Tiffany Yu, founder of Diversability, talks about how exclusion is more disabling to a person than an actual disability and why employers should hire people with disabilities because of their strengths, not to meet a quota.
The #InequalityIs campaign by the Ford Foundation is a yearlong conversation about inequality in all its forms.
Last fall, Darren Walker wrote an essay urging all of us to acknowledge our personal biases and to understand how those biases can fuel injustice and inequality. Darren’s call grew out of his own awakening: the realization, brought to light by friends and activists, that for all the foundation’s attention to challenging inequality, we hadn’t accounted for the huge community of people living with disabilities. It was a humbling moment, he wrote.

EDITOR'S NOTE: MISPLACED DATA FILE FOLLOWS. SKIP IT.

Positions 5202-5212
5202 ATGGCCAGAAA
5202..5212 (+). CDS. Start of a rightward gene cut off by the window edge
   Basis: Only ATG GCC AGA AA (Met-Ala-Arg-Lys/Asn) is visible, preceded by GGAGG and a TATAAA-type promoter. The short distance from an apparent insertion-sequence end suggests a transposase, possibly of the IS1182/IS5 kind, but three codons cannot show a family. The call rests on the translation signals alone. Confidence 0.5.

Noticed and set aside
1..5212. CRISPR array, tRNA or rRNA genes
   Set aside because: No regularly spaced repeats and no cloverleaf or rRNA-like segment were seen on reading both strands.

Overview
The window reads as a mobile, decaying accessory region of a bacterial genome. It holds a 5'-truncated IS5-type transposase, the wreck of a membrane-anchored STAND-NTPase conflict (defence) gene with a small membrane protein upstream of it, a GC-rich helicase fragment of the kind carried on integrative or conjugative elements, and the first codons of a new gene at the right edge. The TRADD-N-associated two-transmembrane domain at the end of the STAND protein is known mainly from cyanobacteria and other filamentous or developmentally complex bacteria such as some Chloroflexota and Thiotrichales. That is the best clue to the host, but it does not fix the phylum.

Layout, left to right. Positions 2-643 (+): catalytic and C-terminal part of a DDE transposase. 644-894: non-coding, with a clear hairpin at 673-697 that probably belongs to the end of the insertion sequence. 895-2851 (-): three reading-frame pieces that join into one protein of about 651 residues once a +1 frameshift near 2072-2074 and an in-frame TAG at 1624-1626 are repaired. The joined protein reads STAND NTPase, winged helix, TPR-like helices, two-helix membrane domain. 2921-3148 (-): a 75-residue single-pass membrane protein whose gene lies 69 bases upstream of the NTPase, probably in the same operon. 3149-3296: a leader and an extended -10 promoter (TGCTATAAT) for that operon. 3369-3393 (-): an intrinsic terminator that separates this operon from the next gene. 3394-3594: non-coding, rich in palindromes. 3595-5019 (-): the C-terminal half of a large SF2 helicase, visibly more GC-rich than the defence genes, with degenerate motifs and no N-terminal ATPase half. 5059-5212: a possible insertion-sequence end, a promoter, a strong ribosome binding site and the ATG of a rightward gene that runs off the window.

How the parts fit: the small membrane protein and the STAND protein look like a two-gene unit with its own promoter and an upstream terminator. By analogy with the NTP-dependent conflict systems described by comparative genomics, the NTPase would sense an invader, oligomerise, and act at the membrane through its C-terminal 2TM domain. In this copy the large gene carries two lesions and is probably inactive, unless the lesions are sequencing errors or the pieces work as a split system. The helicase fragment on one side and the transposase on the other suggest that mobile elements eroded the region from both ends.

As the past year has shown, it has also proved to be a consequential one. It quickly became clear that our focus on inequality demands that we think seriously about disability issues. It became equally clear that across all our programs, the specific outcomes and goals we’re working to achieve simply cannot be accomplished without addressing the needs, concerns, and priorities of people with disabilities. And so, guided by the disability movement’s mantra, “Nothing about us without us,” we’ve been working to confront ableism and expand participation and inclusion on both the institutional and the individual levels. It turned out we had a lot to learn.